Ukraine Air Force retrofits modern anti-radar missiles into analog cockpits

Russia has also learned from losses and consolidated its air defenses in Ukraine’s east, where much of the combat is now limited. This has resulted in the weakening of the Ukrainian strategy of using low-cost drones, as reported last month. The battle dynamics might be about to change since there is evidence that Ukraine is deploying anti-radar missiles against Russian air defense systems.

Suppression of enemy air defense

High-speed anti-radiation missiles (HARM) are an effective way to counter adversarial air defense systems since they strike at the detection capability of these systems by attacking their radars. Called suppression of enemy air defense (SEAD), the strategy can even be used to annihilate air defense systems if they are a few.

The technology used by Western forces is relatively new and compatible with modern fighter jets. Earlier this month, we reported that Ukraine had received the AGM-88 anti-radar missiles. However, since the Ukrainian Air Force only has Soviet-era MiG fighter aircraft, there were considerable doubts about how they could be deployed in the field.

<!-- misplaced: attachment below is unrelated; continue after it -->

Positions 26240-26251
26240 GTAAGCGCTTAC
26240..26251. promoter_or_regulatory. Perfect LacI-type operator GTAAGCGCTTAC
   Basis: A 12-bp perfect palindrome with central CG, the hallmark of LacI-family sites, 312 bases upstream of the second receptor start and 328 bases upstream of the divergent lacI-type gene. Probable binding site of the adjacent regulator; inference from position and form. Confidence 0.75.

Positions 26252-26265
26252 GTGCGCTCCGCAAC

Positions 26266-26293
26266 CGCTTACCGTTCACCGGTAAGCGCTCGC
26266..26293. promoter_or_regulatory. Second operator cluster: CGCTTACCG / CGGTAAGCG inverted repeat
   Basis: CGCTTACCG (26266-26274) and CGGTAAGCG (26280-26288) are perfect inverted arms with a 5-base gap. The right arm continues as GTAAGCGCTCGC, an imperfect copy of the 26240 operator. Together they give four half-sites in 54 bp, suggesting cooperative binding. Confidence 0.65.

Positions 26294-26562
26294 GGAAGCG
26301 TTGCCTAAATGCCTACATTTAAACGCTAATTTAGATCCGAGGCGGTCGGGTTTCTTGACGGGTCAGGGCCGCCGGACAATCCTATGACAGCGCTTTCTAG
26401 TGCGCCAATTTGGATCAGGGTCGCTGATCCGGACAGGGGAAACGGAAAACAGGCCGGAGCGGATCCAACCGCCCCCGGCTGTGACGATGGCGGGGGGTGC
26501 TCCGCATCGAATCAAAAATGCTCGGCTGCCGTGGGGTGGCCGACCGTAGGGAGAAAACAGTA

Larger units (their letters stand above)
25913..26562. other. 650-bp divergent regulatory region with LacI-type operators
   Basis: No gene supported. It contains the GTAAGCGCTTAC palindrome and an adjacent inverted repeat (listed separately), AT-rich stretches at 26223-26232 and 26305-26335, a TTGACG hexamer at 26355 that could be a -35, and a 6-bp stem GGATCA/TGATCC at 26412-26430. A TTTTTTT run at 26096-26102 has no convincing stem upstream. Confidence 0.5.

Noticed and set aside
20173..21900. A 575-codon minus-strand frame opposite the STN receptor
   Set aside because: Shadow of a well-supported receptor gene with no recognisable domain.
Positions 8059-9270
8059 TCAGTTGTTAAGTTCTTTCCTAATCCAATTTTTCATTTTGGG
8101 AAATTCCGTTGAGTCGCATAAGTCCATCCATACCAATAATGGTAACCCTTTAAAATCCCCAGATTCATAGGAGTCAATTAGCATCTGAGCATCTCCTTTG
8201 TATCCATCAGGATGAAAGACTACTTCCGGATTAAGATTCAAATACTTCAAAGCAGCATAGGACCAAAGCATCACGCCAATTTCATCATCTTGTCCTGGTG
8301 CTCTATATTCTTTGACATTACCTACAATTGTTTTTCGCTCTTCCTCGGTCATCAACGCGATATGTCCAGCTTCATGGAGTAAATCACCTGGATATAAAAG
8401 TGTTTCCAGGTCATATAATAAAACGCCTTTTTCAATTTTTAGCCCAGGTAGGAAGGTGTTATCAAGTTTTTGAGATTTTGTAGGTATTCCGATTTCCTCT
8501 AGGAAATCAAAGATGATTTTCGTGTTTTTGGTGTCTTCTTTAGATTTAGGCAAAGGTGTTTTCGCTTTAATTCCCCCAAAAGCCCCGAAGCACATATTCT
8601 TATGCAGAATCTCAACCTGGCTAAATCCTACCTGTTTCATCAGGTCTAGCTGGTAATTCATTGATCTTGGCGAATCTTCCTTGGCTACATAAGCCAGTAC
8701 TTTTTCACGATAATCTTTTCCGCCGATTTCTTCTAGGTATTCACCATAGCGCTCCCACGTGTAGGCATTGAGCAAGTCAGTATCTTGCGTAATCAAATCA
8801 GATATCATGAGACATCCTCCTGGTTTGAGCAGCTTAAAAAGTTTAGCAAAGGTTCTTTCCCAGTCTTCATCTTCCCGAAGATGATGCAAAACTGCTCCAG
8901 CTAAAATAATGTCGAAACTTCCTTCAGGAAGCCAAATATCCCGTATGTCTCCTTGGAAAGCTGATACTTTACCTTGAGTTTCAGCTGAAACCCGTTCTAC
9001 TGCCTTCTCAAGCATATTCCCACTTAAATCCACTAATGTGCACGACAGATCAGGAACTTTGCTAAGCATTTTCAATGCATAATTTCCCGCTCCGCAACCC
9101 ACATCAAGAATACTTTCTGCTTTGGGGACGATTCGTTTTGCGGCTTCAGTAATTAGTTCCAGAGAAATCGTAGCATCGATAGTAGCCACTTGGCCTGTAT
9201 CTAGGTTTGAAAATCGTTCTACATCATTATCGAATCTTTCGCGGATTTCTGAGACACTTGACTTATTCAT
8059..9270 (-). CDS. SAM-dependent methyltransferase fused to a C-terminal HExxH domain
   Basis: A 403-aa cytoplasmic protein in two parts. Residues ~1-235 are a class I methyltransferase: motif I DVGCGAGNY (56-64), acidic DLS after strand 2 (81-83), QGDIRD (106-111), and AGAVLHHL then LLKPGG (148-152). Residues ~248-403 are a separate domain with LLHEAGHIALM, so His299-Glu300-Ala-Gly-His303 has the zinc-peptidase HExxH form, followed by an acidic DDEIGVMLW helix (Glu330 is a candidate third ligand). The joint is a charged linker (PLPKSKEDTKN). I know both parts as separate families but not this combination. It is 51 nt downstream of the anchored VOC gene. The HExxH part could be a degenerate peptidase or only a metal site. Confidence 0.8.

How is Ukraine using AGM-88 missiles?

Business Insider reported that the AGM-88 could be controlled with multi-function displays, which the MiG does not have. Integrating a new missile system isn’t about fixing them to the underwing pylons either. The pilots need a whole array of guiding devices to control them, which cannot be upgraded overnight in an analog cockpit of a MiG-29.

As seen in the video above, the Ukrainian Air Force has made some rapid arrangements to get its fighter aircraft compatible with the U.S-supplied AGM-88 HARM. One among them is a commercial-grade GPS device that provides pilots with more accurate positioning information.

Leave a Comment